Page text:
- White cotton evening shirt with detachable stiff wing collar, starched bib (with silver-trimmed mother-of-pearl studs), and double/French cuffs
- White cotton piqué butterfly/thistle-shaped bow tie
- White cotton piqué single-breasted backless formal waistcoat with squared shawl collar, three closely spaced buttons, notched bottom, slim-welted pockets, and adjustable back strap
- Black barathea wool formal double forward-pleated trousers with satin side braiding, side pockets, flapped back-right pocket, and plain-hemmed bottoms
- White silk suspenders with gold adjusters, white leather back patch, and white leather hooks
- Black patent leather cap-toe derby shoes
- Black dress socks
- Gold pinky ring
- Black satin silk eye-mask with gold-stenciled eye
Do Yourself a Favor and…
Given Nightmare Alley‘s star-studded prominence, emphasis on style, and Oscar buzz, there are plenty of outlets where you can read more about the costume design, most of which were sourced in some extent for this post:
- The Art of Costume Blogcast — “Nightmare Alley with Luis Sequeira” by Spencer Williams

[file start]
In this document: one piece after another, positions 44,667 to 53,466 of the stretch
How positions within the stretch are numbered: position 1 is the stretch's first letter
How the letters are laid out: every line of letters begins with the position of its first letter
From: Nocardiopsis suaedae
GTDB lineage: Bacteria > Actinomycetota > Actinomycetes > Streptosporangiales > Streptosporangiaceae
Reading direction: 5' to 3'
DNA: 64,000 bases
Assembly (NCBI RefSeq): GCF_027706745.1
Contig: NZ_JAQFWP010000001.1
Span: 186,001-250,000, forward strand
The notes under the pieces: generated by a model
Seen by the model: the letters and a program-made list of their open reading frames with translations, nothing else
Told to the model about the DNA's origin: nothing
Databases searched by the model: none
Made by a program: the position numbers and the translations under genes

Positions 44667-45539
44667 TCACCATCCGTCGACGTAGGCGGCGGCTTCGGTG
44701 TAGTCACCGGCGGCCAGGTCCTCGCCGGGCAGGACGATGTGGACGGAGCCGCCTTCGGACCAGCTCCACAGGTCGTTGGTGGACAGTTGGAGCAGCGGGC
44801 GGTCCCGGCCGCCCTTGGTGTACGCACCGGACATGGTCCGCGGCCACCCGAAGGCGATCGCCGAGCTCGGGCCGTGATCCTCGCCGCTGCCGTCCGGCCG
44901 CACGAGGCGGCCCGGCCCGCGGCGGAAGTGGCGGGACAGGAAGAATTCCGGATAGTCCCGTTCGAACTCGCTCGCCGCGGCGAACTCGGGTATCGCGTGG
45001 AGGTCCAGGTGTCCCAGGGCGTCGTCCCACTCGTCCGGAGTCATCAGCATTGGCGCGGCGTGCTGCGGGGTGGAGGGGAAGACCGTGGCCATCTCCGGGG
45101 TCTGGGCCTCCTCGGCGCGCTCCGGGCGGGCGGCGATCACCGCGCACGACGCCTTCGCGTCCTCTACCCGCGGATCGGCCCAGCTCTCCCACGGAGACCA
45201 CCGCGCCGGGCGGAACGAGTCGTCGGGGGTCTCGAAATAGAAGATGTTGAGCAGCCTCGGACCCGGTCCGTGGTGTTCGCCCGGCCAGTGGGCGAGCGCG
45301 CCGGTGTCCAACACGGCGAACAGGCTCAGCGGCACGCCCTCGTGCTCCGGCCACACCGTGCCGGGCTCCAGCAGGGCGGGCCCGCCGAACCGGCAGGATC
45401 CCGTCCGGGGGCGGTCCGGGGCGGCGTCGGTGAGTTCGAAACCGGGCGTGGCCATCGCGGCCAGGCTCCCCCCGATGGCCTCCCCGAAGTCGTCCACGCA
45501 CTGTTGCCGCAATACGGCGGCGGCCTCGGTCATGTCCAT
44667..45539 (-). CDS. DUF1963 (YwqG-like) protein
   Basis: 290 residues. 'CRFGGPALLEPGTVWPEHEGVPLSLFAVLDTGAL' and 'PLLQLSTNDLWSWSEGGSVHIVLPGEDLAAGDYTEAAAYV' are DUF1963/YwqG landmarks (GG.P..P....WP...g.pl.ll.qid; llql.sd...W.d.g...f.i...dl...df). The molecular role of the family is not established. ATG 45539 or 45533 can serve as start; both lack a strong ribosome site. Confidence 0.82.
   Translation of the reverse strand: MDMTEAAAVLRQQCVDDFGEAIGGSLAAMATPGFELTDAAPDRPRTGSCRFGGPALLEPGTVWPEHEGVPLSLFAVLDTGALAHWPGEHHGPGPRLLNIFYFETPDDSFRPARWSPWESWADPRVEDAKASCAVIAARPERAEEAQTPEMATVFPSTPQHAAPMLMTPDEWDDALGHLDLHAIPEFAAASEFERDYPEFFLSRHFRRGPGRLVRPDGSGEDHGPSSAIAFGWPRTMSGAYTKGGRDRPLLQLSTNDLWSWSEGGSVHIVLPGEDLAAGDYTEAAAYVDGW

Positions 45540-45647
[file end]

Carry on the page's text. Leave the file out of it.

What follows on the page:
- Below the Line — “Nightmare Alley Costume Designer Creates Period Dress for Guillermo del Toro Again” by J. Don Birnam
- Grazia — “Nightmare Alley: 242 Costume Changes, ONE Production Shut Down and an All-Star Cast” by Rebekah Clark
- L’OFFICIEL — “Costume designer Luis Sequeira speaks to L’OFFICIEL about outfitting Bradley Cooper, Cate Blanchett, Rooney Mara, and more in this period thriller” by Sophie Shaw
- New York Post — “Bad dream couture: How noir ‘Nightmare Alley’ got its carnival look” by Raquel Laneri
- Slash Film — “How Nightmare Alley Costume Designer Luis Sequeira Brought Vintage Fashion Back To Life” by Hannah Shaw-Williams
- Variety — “Crafting a Noirish ‘Nightmare Alley’ Through Costume and Production Design” by Jazz Tangcay
- Vogue — “Creating the Costumes for the Charlatans, Hustlers, and Con Artists of Guillermo del Toro’s Nightmare Alley” by Keaton Bell
- WWD — “Costume Designer Luis Sequeira on Creating the Sartorial World of ‘Nightmare Alley’” by Kristen Tauer
We give ’em mentalism, they treat it like it’s a dog walkin’ on its hind legs.